The South Carolina Supreme Court yesterday ordered a new trial for an inmate on death row for more than nine years whose appeal to the U.S. Supreme Court was rejected in March.

In a unanimous ruling, the state court said the murder conviction of Horace Butler, 31, should be overturned because of errors by the judge at his original trial in 1981.

In a 2 1/2-page opinion, the five-member court said the judge violated Butler's constitutional rights against self-incrimination. The judge repeatedly warned Butler about the consequences of failing to take the stand in his defense, saying the jury might hold that against Butler despite the judge's instructions to the contrary.

Butler did not testify but made a brief statement asking for mercy at the penalty phase of the trial, when the jury, after convicting him of the murder of an 18-year-old woman, decided whether to impose the death penalty.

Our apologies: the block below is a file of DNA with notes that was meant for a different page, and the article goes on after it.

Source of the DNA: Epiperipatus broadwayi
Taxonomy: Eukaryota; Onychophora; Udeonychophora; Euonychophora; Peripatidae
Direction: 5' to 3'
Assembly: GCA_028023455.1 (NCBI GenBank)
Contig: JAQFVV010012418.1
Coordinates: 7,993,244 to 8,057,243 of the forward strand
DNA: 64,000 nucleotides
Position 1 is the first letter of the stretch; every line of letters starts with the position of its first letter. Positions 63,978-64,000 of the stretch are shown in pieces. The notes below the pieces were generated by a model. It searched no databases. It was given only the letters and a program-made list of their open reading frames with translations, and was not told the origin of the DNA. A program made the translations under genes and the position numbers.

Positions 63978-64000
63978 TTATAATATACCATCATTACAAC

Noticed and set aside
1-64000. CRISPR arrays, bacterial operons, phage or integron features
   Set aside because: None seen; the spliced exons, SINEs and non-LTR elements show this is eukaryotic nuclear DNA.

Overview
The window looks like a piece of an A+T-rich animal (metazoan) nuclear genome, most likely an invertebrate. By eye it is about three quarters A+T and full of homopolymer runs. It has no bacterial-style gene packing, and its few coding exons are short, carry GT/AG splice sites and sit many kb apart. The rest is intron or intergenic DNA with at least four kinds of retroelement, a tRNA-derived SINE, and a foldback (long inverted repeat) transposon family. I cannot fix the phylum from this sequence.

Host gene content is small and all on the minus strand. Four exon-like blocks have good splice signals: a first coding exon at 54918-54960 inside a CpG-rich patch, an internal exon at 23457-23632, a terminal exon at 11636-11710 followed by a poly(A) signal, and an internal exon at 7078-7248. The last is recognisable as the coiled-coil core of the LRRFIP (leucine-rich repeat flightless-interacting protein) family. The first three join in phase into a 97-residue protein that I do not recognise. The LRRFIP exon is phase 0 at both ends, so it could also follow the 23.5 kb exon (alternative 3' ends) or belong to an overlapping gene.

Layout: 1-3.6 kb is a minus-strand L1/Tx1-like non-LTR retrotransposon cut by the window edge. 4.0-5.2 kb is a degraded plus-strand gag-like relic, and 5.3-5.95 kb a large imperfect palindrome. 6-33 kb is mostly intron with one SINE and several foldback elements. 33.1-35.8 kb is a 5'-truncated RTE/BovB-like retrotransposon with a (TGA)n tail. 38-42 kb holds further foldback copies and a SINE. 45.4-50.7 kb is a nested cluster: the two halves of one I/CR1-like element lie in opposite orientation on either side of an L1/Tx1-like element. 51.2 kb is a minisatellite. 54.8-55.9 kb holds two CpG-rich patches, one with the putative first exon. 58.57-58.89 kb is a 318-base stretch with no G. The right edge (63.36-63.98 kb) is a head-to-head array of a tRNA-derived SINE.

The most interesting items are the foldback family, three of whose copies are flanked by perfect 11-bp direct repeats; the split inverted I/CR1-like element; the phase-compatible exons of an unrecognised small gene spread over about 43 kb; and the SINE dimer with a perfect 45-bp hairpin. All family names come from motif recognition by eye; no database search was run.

The state Supreme Court ruled in 1985 in another case in which the same judge made similar comments and the defendant chose to take the stand that the judge's error warranted a new trial. The court also granted new trials the next year to two men sentenced to death before the same judge. Both men had chosen not to testify despite the judge's advice.

The U.S. Supreme Court in March rejected Butler's request to throw out his confession, saying a 1988 ruling that would have resulted in the confession being suppressed should not apply retroactively to Butler's case.

Butler's lawyers then asked the South Carolina court to give Butler a new trial on the ground that the judge's comments had violated his rights. In agreeing to that request yesterday, the court noted that recent testing indicated that he had an IQ of 61.